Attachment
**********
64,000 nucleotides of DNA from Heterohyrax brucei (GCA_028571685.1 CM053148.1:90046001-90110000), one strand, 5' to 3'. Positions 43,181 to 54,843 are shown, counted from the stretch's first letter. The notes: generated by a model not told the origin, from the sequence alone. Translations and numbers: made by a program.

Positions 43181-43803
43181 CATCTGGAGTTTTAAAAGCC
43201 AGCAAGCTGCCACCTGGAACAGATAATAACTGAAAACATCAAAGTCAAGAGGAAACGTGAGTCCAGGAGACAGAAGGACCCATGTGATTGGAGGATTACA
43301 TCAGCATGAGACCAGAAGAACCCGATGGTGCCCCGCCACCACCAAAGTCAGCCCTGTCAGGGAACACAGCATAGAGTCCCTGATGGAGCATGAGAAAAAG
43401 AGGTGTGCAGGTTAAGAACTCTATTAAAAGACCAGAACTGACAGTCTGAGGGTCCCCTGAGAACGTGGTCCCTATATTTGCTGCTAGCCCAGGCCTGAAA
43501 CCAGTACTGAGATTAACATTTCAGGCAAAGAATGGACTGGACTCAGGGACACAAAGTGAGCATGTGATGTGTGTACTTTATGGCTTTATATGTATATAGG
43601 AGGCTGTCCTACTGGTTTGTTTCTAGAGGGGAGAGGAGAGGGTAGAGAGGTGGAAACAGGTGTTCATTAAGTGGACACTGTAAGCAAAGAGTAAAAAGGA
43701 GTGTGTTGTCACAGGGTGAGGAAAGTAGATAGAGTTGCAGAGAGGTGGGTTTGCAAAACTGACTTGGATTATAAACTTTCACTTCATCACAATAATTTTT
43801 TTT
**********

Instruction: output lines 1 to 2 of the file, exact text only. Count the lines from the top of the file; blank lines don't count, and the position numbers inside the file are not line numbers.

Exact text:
64,000 nucleotides of DNA from Heterohyrax brucei (GCA_028571685.1 CM053148.1:90046001-90110000), one strand, 5' to 3'. Positions 43,181 to 54,843 are shown, counted from the stretch's first letter. The notes: generated by a model not told the origin, from the sequence alone. Translations and numbers: made by a program.

Positions 43181-43803